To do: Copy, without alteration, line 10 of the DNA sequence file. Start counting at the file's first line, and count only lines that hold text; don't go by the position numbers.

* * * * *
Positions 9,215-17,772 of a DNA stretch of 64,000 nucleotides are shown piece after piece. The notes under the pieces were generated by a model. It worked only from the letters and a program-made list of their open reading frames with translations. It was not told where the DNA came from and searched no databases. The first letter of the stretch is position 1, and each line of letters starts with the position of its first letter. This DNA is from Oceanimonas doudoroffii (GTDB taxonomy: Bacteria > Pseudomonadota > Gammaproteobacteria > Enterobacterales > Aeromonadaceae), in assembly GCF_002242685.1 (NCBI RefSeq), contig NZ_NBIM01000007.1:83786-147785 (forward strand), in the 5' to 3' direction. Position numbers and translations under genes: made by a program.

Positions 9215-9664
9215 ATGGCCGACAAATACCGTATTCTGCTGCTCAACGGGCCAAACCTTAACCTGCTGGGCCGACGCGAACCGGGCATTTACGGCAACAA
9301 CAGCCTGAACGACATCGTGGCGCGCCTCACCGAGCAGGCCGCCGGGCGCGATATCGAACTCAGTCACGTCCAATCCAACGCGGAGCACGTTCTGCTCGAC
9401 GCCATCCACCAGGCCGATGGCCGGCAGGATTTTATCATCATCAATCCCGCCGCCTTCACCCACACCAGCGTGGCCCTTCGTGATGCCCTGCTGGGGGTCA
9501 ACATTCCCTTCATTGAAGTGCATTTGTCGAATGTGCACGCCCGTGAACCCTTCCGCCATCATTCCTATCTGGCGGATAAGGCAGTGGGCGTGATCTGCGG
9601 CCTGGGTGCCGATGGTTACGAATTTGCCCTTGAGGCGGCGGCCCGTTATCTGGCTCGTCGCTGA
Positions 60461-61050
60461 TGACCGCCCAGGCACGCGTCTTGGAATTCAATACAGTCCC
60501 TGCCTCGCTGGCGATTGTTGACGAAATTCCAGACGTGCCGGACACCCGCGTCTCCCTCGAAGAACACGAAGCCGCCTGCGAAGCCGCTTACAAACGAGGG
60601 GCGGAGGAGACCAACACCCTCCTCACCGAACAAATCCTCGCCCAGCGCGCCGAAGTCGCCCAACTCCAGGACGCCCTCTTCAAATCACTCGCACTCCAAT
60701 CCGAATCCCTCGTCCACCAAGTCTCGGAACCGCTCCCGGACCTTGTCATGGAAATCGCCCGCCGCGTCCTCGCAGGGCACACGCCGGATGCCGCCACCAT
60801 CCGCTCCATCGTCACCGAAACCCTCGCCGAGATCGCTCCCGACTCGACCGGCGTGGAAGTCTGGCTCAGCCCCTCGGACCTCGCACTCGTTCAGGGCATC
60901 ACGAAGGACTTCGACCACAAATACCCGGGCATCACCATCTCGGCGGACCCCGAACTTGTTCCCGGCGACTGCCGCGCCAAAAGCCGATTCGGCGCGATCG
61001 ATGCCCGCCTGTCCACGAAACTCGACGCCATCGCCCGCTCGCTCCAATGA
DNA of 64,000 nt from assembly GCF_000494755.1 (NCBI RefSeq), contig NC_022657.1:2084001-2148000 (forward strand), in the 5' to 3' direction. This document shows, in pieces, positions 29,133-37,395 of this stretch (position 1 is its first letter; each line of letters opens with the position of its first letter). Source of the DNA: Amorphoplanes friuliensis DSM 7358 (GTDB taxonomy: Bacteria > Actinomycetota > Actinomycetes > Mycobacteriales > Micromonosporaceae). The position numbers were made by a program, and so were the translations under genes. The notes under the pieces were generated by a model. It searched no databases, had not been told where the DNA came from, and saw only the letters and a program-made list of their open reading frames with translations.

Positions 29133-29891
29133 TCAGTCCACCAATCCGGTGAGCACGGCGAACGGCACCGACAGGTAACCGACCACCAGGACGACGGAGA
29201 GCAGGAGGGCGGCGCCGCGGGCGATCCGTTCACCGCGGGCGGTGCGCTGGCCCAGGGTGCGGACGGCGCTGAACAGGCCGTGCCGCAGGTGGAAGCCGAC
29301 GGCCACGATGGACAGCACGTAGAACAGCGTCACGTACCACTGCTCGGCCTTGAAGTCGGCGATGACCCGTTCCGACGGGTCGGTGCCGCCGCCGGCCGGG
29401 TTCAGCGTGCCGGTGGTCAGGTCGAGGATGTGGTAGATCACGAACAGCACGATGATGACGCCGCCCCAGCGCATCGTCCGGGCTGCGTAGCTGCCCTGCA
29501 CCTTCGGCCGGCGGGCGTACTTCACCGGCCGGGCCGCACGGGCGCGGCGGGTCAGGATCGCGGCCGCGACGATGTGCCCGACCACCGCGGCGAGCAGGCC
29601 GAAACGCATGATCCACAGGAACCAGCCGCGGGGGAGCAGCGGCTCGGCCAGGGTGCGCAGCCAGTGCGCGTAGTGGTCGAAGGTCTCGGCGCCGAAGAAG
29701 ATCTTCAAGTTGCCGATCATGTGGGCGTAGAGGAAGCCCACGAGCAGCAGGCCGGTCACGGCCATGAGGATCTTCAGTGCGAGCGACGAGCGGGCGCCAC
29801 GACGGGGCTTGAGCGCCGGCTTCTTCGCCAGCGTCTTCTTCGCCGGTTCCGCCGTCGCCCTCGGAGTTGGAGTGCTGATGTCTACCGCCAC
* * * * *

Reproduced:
60501 TGCCTCGCTGGCGATTGTTGACGAAATTCCAGACGTGCCGGACACCCGCGTCTCCCTCGAAGAACACGAAGCCGCCTGCGAAGCCGCTTACAAACGAGGG